Laws of War Excerpted and adapted from a shiur by Dayan Yitzhak Grossman November 30,…
A Grave Error?
Excerpted and adapted from a shiur by HaRav Yechiel Biberfeld
June 3, 2021
They went up in the south, and he came to Chevron…
Why does the pasuk begin with the plural “they” and continue with the singular “he”? Rashi (referencing Sotah 34b) explains that all the spies went up in the south, but Kaleiv alone went to Chevron, to daven at the Me’aras Hamachpeilah that he be saved from the counsel of the other meraglim. Nevertheless, the poskim disagree whether it is generally permitted to visit a cemetery for the purpose of davening.
According to R’ Chaim Paltiel (cited by Bach Y.D. 217, and Shach Y.D. 179:15), one should not daven at a cemetery because it is similar to doreish el hameisim (necromancy), which is forbidden mid’Oraisa (Devarim 18:11).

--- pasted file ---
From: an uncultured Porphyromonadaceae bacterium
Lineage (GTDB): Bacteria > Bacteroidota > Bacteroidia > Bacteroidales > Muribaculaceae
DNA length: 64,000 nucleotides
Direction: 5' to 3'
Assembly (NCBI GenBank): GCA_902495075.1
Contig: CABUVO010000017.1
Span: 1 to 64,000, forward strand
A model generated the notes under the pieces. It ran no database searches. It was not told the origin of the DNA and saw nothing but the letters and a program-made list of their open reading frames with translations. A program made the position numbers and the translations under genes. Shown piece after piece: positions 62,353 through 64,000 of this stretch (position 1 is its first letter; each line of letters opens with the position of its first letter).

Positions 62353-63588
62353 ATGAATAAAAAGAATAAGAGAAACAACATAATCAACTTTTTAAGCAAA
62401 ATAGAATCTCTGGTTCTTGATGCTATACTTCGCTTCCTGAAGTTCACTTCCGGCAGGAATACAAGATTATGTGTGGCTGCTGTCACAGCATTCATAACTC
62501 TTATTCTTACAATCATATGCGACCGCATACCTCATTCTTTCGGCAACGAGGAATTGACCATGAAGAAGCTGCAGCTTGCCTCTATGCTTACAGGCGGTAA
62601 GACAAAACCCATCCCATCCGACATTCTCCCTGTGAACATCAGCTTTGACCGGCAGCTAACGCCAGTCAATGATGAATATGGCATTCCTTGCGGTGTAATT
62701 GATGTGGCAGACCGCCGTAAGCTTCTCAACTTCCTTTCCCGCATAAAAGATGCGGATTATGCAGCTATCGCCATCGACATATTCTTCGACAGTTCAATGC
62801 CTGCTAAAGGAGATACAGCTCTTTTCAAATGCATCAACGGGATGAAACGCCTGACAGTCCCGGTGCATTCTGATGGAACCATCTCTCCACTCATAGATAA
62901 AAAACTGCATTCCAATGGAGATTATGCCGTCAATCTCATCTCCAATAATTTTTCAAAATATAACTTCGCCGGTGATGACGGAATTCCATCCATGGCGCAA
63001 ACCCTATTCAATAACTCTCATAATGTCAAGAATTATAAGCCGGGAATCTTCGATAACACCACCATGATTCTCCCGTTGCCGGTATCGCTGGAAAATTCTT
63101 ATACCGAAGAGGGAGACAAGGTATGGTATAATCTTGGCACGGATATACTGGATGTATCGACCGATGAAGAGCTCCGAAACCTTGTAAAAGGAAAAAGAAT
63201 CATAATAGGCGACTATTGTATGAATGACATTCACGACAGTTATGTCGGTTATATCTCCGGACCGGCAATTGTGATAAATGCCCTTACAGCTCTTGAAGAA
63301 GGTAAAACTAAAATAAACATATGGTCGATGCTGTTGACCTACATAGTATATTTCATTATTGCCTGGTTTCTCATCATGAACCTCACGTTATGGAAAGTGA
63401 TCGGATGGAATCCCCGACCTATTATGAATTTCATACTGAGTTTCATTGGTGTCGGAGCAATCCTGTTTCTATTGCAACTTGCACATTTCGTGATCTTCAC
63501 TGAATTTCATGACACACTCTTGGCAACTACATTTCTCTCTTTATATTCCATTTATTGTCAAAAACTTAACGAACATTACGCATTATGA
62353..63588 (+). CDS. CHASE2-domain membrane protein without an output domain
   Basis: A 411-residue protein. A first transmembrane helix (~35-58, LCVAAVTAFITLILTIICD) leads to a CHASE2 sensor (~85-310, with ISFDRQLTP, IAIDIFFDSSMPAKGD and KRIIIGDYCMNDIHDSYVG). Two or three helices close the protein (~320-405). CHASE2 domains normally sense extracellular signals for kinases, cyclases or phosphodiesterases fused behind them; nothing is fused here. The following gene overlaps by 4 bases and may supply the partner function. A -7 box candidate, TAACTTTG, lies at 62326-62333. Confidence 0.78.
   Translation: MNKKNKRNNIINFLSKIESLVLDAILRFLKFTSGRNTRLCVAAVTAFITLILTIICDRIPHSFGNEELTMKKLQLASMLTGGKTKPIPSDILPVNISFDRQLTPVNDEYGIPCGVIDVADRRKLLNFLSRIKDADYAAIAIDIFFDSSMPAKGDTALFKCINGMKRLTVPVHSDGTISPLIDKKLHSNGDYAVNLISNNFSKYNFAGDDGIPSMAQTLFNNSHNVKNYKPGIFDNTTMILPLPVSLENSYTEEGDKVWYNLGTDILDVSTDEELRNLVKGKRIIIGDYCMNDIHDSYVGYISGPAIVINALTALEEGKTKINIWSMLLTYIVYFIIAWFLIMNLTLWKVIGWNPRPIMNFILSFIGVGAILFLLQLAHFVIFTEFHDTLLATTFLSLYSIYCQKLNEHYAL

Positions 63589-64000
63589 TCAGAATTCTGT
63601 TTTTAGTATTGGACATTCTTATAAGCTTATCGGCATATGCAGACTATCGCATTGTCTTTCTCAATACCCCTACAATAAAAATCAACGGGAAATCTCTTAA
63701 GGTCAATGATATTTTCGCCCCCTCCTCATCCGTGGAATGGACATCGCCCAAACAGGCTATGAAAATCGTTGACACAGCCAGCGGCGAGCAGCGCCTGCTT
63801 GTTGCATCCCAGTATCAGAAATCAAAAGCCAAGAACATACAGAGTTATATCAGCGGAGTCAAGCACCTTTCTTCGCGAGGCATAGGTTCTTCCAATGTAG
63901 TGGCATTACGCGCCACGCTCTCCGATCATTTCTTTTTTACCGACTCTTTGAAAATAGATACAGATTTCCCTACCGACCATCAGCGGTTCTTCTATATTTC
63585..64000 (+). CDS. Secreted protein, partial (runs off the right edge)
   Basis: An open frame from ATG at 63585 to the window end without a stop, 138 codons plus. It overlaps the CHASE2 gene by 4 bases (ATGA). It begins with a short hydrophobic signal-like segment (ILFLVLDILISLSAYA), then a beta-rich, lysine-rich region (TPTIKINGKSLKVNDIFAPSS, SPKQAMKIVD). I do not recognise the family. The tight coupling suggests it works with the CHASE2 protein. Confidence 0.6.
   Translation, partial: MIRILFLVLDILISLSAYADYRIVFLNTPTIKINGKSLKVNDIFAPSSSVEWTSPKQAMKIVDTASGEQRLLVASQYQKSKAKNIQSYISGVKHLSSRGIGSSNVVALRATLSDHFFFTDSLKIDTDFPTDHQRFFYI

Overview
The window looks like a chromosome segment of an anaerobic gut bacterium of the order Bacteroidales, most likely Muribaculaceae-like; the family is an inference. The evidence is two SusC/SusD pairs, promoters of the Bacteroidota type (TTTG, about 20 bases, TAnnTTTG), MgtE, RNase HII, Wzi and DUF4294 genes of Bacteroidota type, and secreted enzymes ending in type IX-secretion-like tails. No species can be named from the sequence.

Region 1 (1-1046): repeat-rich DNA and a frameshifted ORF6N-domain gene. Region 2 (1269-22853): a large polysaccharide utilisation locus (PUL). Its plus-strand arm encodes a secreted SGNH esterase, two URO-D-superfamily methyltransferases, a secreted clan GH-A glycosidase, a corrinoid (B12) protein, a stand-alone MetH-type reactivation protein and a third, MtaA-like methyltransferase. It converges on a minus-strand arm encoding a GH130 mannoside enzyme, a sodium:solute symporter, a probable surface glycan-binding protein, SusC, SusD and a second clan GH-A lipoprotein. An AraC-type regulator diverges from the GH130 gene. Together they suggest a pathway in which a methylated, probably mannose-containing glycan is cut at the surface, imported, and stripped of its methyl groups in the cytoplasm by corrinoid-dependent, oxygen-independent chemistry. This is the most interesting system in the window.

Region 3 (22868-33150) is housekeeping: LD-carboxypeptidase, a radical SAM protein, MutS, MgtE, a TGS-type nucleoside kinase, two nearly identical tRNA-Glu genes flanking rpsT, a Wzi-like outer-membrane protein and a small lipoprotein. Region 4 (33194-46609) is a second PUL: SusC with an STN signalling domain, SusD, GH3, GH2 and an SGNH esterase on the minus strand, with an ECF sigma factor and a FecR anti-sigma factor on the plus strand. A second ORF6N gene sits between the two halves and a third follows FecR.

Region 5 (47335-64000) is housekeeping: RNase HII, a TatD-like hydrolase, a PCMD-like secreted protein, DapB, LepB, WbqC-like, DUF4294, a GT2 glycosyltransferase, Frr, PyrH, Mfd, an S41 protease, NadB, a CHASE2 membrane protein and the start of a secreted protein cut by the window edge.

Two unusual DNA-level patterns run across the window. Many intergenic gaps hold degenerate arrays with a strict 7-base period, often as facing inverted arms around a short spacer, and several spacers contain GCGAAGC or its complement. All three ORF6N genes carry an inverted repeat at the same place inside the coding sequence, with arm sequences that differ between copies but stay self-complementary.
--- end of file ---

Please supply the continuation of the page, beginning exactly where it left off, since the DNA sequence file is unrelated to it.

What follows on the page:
The Bach (cited above) argues that davening at a cemetery is a widespread custom and has a firm basis in the Zohar. In fact, the Shulchan Aruch and Rama mention the custom multiple times regarding specific occasions during the year. But the Bach emphasizes that only davening to Hashem for assistance in the merit of the deceased is permitted; davening directly to the dead is forbidden. This approach is taken by the Mishnah Berurah (581:16) as the practical halacha.
A third approach is mentioned by the Pri Megadim and the Elef Lamagein (O.C. 581), citing the Shelah. In their opinion, it is permitted even to directly ask the deceased to intervene with Hashem for salvation. According to this approach, it would seem that the custom to daven at the cemetery is relevant only to the graves of upright family members and tzadikim.
 See Sanhedrin 65b and Shulchan Aruch Y.D. 179:13, where the prohibition is described as not eating and sleeping in the cemetery in order not to invoke a spirit of tumah.
 See Shulchan Aruch and Rama O.C. 581:4, 605:1, 559:10, and 579:3.